Maintaining the Fleet — The Marine Maintenance Diver Program

The FDNY Mariners don’t meet on the apparatus floor to carry out routine checks at the start of each tour. Yes, Marine Firefighters, similar to their land-based counterparts, ready their personal protective equipment (PPE), check self-contained breathing apparatus (SCBA), haz-mat meters, power tools, medical equipment and the like. Pilots test their fireboat’s lights, marine radios, radar and other navigational tools. Marine Engineers and Wipers check fluid levels, purify fuel, clean sea water strainers, cycle fire main valves and conduct an endless routine of equipment maintenance, both in the machinery spaces and out on deck.

However, dedicated FDNY Mariners don’t conduct these checks each tour on the apparatus floor.  Marine unit rigs are stored outside on the forever shifting water and in the corrosive salt air. Year round, through the blistering heat of summer and the stinging winter cold, through wind and rain, ice and snow, our Mariners keep the fireboats in a condition ready to perform and protect more than 600 square miles of response area.

Anyone who has ever owned a boat knows the amount of time and energy (and money) spent on maintaining it. As the old saying goes, The happiest days in a boat owner’s life are the day he buys it and the day he sells it. A lot of work goes into getting the boat safely to and from every response. In addition to the uniformed ranks, the Marine Repair Shops, a group of talented and hard-working civilian employees, works year round to keep the fleet floating; a fleet that since 9/11, has grown largely due to federal support. Prior to that time, the job had three permanent Marine units–M-1, M-6 and M-9. Each unit responded on aged apparatus from 10 to nearly 70 years old.

Now the fleet has grown much larger and become much more modern than the 1930s’ technology. The three Marine units–M-1, the 140-foot Three Forty Three; M-9, the 140-foot Fire Fighter II; and M-6, the 65-foot Bravest–respond on new, cutting-edge vessels for large-scale incidents. Each unit also has at its disposal a second and third piece. Secondary apparatus consist of a 33-foot, fast response boat, capable of quick responses to water rescues and able to provide 1000-gpm firefighting water to shallow draft areas where the larger boats are unable to operate. The third option available is a 31-foot, New York State-certified ambulance boat for mass casualty incidents.

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FDNY’s Mariners keep the fireboats ready to respond and protect the City’s 600 square miles of response area.

The fleet also has grown by adding new Rapid Response Craft (RRC) Program fireboats for M-3, M-4 and M-8. These RRC boats operate seasonally from May to November each year and each asset must be maintained in ready condition. In addition to the Marine unit members and  Marine Shops mechanics caring for the apparatus, there is another group of specially trained members who help to preserve the Department’s resources–the Marine Maintenance Diver (MMD) Program, composed of Marine Battalion members.

Members of various Marine ranks have received specialized skills through the SCUBA Training Unit of the Special Operations Command (SOC) Technical Rescue School. Over time, these members receive up to four weeks of a thorough and challenging training curriculum. For the first two weeks of Basic and Advanced SCUBA, Marine members train alongside other SOC members from the Rescue Diver Program. Here they become proficient in their diving skills, including operating in zero visibility, in powerful currents and inside confined spaces, such as beneath ice and other overhead environments.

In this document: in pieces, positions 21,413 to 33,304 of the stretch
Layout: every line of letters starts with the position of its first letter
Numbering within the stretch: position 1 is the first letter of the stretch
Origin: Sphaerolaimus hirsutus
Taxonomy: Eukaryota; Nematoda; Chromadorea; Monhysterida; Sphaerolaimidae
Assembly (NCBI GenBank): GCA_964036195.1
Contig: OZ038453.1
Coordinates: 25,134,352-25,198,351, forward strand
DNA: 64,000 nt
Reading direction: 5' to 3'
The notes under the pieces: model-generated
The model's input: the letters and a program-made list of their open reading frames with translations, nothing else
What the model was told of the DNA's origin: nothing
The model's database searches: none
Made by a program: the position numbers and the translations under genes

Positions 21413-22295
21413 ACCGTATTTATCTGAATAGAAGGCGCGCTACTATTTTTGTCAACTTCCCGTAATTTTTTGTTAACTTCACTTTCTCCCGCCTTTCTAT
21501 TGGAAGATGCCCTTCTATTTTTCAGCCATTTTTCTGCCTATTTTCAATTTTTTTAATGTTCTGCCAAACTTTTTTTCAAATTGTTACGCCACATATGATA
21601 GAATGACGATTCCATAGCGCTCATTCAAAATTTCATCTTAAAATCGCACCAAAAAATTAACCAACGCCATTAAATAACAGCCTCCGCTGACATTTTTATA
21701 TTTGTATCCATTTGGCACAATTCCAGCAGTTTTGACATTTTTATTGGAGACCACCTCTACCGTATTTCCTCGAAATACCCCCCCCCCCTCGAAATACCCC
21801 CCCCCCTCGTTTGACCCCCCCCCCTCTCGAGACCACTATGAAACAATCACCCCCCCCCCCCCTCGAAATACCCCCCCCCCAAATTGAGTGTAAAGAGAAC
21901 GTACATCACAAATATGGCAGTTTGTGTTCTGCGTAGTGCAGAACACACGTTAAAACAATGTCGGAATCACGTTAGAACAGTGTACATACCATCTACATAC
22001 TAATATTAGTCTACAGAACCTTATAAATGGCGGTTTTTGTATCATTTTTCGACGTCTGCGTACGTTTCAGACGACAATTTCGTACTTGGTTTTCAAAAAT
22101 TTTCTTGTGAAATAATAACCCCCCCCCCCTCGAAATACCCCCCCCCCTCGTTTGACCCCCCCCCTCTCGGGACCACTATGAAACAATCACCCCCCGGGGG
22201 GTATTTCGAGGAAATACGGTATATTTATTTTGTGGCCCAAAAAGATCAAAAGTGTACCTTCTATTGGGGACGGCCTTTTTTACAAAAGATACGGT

Next, they enter the first segment of the Municipal Rescue Diver (MRD) course, in which they receive full-face mask training and become familiar with all of the equipment, such as the hard-wired communications tether and the emergency Diver Fast-Pak, used by MRD divers. For the final phase, they learn Department search patterns–not for rescue, but for tools and equipment searches. But instead of learning inflatable rescue craft operations and under-pier firefighting as do the MRD divers, the MMD divers focus on operating inverted, with hand tools, beneath the floating 40- to 500-ton fireboats.

After their certifications are achieved, Marine Divers continue to practice their skills at quarterly refresher training with the Rescue Company MRD Divers. All divers use the same standardized SCUBA equipment and practice their diver emergency skills, search techniques and tender skills common to both FDNY disciplines.

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A Marine Maintenance Diver in new hard hat equipment, preparing for an inspection dive. Giving the okay sign is Dan Crowell.

In the field, trained MMD members perform routine maintenance and inspection duties on all classes of fireboats, such as hull inspections; checking the sub-surface hull for routine wear of protective paint and anodes. They also have a schedule of removing from sea chest grates debris and biological growth that restrict the sea water intake from propulsion motors, generators and fire pumps. These are the kinds of restrictions that would place a vessel out of service.

In addition to routine maintenance, there are other unforeseeable dangers that often attack the fireboat from below. The errant tarp, rope or heavy timbers that wander hidden beneath the surface of the City’s waterways can do serious damage to a vessel and its propulsion.

Prior to the use of Maintenance Divers from the Marine Battalion, the job frequently relied upon the use of in-service Rescue units to travel, often to remote locations to assist the damaged fireboats and put them back in service. However, this deprived the borough of highly trained members who specialize in Firefighter rescue.  Marine Divers now are capable of being self-sufficient and thereby keep the Rescue units in service and available for response. In the past, other solutions to an out-of-service fireboat might have been to hire a dive crew from outside the job or to pay emergency dry dock fees. All of the above remedies would come at considerable cost to the Department, financially and/or operationally.